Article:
We all make excuses.  The fig tree could have made the excuse that it wasn't the right season for bearing figs.  It wasn’t time, but Jesus was hungry for good fruit.  Jesus still hungers for good fruit and invites us to be open to the work of God's Spirit to bring forth good fruit in season and out.  The lives of Absalom Jones and others show us the way.


PRAYER LIST…Your prayers are asked for Beatrice, Jack, Nolan, Harold, Olga, Carl, Harold, Frank, Eleanor, John, Barbara, Cindy, Judy, Roy, Peter, John, Jonathan, Bill, Melanie, Joe, Luella, Elwyn, Shirlah, Joyce, Rodney, priest, and Charles, priest.


GRANT THEM PEACE… February 19: 1958 Harry Osmond Weed, February 20: 1985 Theresa Anne Furlong, February 23: 1999 George Everston Dix.


LITURGICAL NOTES . . . The Sunday Proper: Genesis 45:3-11,21-28, Psalm 37:3-10, 1 Corinthians 15:35-38, 42-50, Luke 6:27-38 . . . Confessions will be heard on Saturday, February 17 by Father Gerth and on February 24 by Father Shin.


AROUND THE PARISH . . . This Sunday, the musical prelude before Mass will be sung by Mr. Ryland Angel, countertenor.  Mr. Angel is widely known and will be appearing in New York City Opera production of Handel's Agrippina, next fall.  When he is in New York, he often joins our choir, and we are grateful for his friendship and his connection with Saint Mary's.  Before Mass on Sunday he will sing "Thou shalt bring them in" from Handel's Israel in Egypt . . . All who would like to help work on and repair some of the church vestments should come to help on Saturday morning, February 24 at 10:30 AM . . .Saint Mary's Lenten Retreat entitled "Life's Spiritual Paths," led by Sister Catherine Grace, Community of the Holy Spirit, will be held at the Saint Hilda's House March 23-24.  The retreat brochure is on the table in the back of the church or can be obtained by calling the parish office.  The fee for the retreat (with meals and overnight accommodations) is $60.00.  Please contact Father Shin for more information.  Space is limited, so make your reservations now . . . The 20's & 30's Network at Saint Mary's will meet on Saturday, March 3 from 11:00 AM to Noon at the Temple of the Pure Land, a Japanese Shin Buddhism Temple.  RSVP to Father Shin at the church or E-mail at . . . Attendance last Sunday 175.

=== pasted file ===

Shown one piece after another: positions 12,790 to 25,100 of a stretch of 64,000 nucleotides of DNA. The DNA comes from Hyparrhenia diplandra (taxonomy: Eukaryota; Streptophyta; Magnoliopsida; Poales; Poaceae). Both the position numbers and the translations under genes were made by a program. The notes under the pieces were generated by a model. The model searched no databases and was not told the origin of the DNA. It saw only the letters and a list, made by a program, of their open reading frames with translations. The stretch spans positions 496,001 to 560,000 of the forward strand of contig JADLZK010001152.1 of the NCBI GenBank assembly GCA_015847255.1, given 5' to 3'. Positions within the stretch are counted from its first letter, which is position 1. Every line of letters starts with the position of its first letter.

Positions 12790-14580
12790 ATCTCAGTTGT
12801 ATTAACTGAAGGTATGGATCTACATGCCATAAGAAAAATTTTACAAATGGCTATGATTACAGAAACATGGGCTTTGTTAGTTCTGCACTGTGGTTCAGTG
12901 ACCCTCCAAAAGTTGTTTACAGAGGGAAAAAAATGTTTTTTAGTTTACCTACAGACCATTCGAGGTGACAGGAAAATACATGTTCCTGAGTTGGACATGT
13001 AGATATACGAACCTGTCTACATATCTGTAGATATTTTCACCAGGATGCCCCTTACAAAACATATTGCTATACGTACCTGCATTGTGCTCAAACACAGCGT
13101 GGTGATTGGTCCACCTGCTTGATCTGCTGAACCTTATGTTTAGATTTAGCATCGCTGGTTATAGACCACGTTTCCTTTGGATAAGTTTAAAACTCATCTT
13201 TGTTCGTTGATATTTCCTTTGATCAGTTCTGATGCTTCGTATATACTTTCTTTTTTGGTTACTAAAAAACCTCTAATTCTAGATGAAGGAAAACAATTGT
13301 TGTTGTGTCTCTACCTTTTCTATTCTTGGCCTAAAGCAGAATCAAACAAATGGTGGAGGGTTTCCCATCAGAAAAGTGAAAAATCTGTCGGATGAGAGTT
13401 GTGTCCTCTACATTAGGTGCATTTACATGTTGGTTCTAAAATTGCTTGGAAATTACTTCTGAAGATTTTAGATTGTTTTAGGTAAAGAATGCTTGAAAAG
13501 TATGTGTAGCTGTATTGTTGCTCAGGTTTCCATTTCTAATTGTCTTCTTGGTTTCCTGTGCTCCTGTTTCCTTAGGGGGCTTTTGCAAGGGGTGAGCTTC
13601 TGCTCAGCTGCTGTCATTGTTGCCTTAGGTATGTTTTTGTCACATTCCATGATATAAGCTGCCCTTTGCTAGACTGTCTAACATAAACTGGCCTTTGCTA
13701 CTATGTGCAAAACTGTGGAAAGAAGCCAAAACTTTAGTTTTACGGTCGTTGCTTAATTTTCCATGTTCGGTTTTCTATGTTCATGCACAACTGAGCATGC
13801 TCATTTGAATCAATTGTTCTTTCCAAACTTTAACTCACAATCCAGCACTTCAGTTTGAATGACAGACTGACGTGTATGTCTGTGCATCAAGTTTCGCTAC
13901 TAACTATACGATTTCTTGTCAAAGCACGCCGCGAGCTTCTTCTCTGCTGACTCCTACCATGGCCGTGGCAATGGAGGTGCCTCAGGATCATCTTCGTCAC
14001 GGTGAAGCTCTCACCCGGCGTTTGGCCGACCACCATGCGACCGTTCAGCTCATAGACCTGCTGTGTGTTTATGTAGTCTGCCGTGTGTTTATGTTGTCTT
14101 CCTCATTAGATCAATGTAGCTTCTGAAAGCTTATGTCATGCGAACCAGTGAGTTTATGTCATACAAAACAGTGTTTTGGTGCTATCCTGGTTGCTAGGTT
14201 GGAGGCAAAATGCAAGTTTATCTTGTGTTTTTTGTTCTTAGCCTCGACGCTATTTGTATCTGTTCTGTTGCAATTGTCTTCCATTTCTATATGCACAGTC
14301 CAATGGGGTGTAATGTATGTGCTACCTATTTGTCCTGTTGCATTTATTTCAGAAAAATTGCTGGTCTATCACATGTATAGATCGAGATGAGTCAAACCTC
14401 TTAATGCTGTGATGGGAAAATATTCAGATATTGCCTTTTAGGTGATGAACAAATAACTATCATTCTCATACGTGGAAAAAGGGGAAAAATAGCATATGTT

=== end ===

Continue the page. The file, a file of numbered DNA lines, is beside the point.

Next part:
LENTEN QUIET DAY . . . The Lenten Quiet Day is scheduled for Saturday, March 17 from 10:30 AM to 3:00 PM.  We are fortunate to have as our retreat leader the Reverend Margaret Guenther: priest, author, and former director of the Center for Christian Spirituality at General Seminary.  As in the past, those interested in attending should sign up on the bulletin board in Saint Joseph's Hall or call the church office.


VOCATION & SPIRITUALITY . . . The Thursday evening Spiritual Formation class concludes with its meeting on February 22.  The class meets from 7:00 PM to 8:30 PM in Saint Benedict's Study and is being presented by Nina Frost and John Beddingfield.  All are welcome to attend.  The next weeknight Formation class will begin on March 7.  Father Breidenthal will lead a Lenten journey entitled, "Going Outside the Camp," based on Hebrews 13:13.


The Calendar of the Week


Sunday           The Seventh Sunday after the Epiphany

Monday                      Weekday - Presidents' Day; one Mass only, at 12:15 PM

Tuesday                      Weekday

Wednesday                 Weekday

Thursday                    Weekday

Friday                         Polycarp, bishop & martyr                                                 Abstinence

                                    Eve of Saint Matthias 6:00 PM

Saturday                    Saint Matthias the Apostle




The Parish Clergy

The Reverend Stephen Gerth, rector,

The Reverend Allen Shin, curate, The Reverend Thomas Breidenthal, assistant,

The Reverend Arthur Wolsoncroft, The Reverend Canon Maurice Garrison, The Reverend Amilcar Figueroa, The Reverend J. Barrington Bates, assisting priests, The Reverend Canon Edgar F. Wells, rector emeritus.